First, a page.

George Glass: Customer-Centric Services Lead To SOA Success
I had the chance recently to talk with George Glass, chief architect of the British telecommunications company BT, about its massive SOA conversion. I asked him how he kept the services being created aligned with a rapidly changing business. The question was simple ... but the answer wasn't.
I had the chance recently to talk with George Glass, chief architect of the British telecommunications company BT, about its massive SOA conversion. I asked him how he kept the services being created aligned with a rapidly changing business. The question was simple ... but the answer wasn't.BT is converting most of 3,500 applications that existed at the start of its SOA project three years ago into reuseable services. It started doing so at a time when the telecommunications industry had been deregulated and BT had to start dealing with former competitors as customers. Many specialized services, including DSL, could be sold over BT's network, which reached into consumers' homes and businesses.
Glass and others at BT recognized that BT had to move away from what was essentially a product-oriented software architecture -- home phone service, business phone service, etc. -- to a customer-focused one.
"We needed customer-centric systems. We needed an order-entry system for all customers, a billing system, a provisioning system." By designing and building general-purpose services that could be invoked in the sale of different products, BT started to cut down on its software overhead and phase out older systems.
"You've got to design services in the context in which they will operate," Glass adds. It's easy to come up with a billing service, but will it be able to handle the 500,000 bills that need to be composed every night by BT's billing system?
"You can predict what the level of performance will be. You can design the service with that in mind," he says.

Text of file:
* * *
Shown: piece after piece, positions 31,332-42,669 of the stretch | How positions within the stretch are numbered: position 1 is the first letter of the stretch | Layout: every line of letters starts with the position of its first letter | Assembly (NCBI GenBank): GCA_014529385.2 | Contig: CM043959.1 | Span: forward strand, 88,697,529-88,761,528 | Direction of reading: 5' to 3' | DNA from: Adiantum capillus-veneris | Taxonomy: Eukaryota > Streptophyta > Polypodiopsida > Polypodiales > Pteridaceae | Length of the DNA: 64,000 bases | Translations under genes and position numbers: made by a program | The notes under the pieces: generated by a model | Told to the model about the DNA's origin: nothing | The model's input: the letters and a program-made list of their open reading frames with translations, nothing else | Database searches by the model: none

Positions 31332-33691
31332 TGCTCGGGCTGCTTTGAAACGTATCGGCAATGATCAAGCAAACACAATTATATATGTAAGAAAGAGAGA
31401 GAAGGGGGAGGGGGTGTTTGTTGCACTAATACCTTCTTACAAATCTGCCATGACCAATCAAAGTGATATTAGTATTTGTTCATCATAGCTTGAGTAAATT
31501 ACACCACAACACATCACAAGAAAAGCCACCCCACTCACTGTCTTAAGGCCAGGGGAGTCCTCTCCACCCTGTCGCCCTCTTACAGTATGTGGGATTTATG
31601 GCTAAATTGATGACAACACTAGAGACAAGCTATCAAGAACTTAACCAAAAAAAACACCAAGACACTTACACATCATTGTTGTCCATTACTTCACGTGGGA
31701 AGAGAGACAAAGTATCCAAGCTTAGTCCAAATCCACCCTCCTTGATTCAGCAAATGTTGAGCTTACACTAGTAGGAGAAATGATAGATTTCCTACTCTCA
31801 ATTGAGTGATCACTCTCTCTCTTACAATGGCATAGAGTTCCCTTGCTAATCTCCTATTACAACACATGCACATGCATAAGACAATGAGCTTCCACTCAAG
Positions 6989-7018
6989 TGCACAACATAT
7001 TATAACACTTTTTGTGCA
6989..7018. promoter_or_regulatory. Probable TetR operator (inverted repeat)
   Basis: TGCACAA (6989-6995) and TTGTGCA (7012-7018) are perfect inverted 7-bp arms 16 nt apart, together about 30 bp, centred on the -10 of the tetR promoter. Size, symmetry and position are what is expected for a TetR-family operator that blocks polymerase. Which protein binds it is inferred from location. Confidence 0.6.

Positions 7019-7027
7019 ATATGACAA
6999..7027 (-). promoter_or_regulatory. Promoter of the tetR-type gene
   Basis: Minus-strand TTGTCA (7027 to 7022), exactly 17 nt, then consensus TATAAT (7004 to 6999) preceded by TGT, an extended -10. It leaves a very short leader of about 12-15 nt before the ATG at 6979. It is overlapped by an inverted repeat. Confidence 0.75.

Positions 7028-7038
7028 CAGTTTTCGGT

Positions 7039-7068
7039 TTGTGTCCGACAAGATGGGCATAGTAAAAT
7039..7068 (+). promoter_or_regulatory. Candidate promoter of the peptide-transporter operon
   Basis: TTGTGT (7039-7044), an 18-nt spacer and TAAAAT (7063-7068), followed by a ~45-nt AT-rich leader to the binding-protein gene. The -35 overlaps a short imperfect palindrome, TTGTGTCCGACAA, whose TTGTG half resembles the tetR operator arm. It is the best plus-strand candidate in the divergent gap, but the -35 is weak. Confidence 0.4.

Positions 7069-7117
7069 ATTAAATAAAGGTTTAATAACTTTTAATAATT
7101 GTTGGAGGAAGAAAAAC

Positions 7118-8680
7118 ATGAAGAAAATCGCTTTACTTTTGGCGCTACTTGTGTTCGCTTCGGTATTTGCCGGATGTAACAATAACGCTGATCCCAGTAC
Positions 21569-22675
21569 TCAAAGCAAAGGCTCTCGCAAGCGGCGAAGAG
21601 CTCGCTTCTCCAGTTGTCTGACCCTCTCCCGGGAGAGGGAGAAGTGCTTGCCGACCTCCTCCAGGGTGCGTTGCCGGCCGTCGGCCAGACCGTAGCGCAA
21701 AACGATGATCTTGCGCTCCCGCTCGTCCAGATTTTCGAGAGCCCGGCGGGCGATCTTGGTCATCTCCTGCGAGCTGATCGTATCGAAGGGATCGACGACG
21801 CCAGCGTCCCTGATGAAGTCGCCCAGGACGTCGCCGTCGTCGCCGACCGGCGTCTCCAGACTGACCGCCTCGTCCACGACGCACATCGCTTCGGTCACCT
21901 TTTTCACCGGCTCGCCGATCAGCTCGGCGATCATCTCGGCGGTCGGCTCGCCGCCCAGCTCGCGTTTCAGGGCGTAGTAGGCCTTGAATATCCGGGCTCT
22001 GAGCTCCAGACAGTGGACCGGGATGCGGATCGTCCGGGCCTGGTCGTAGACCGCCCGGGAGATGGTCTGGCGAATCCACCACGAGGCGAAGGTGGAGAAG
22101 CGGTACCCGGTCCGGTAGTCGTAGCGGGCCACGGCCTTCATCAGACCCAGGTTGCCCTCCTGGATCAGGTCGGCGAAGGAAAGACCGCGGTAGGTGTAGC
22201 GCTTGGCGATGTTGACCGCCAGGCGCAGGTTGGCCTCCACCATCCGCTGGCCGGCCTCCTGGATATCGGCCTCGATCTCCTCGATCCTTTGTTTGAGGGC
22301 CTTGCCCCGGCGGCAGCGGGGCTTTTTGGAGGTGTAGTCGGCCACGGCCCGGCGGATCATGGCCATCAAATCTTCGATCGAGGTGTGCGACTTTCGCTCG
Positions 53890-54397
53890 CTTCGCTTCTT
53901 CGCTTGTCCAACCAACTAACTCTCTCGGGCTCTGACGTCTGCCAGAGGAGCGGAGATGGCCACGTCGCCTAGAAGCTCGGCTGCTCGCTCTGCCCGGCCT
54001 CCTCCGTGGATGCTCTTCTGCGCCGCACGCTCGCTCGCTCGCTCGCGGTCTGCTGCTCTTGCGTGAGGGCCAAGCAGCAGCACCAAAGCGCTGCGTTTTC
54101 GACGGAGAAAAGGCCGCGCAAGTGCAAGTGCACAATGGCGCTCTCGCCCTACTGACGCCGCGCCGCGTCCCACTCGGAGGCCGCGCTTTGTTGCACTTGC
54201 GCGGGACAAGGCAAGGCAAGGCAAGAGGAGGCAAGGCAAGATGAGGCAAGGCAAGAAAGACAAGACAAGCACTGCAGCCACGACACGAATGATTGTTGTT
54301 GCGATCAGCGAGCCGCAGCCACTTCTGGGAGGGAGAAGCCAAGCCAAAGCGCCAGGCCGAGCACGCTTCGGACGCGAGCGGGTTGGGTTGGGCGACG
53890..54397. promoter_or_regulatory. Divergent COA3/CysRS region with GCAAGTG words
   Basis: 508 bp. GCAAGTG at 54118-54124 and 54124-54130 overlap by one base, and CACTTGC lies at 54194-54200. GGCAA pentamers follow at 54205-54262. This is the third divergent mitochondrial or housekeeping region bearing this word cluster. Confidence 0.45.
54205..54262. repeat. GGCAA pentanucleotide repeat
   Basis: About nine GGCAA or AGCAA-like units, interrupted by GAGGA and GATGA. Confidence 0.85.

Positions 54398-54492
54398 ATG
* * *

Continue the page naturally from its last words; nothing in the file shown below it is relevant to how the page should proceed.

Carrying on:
But all designs began with the customer experience team, which thought about how existing and future customers would need to interact with the service. "It defined what the customer experience should be" rather than delivering it as an afterthought as part of a product-oriented system.
The customer experience team simplified BT's sometimes complex customer relationships into three phases. First is the period when the customer requests a service, gets it, and starts paying for it. The second is when some issue arises with the service that needs to be resolved. And the third is when a new service is introduced to the customer.
By designing systems that can meet the needs of each phase, BT avoided building the same systems over and over again. "We took designs and held them up to the light. We asked, if we built it, how much reuse would we get?" he says.
BT reinforced its design discipline with bonuses. The new service had to replace an existing system. Building a service wasn't enough. Bonuses were paid only when an old system's "hardware was decommissioned and signed off."
That doesn't mean all legacy systems disappeared. Many have been wrapped and converted into services, but they function now as part of composite applications and can be moved around to new hardware, in some cases closing down the old monolithic system.
Neither adding new services nor closing old systems was the primary focus. "The customer experience is the Holy Grail," Glass says. Build services that match the needed customer experience. The other benefits will flow out of your SOA project, he says.
The Business of Going DigitalDigital business isn't about changing code; it's about changing what legacy sales, distribution, customer service, and product groups do in the new digital age. It's about bringing big data analytics, mobile, social, marketing automation, cloud computing, and the app economy together to launch new products and services. We're seeing new titles in this digital revolution, new responsibilities, new business models, and major shifts in technology spending.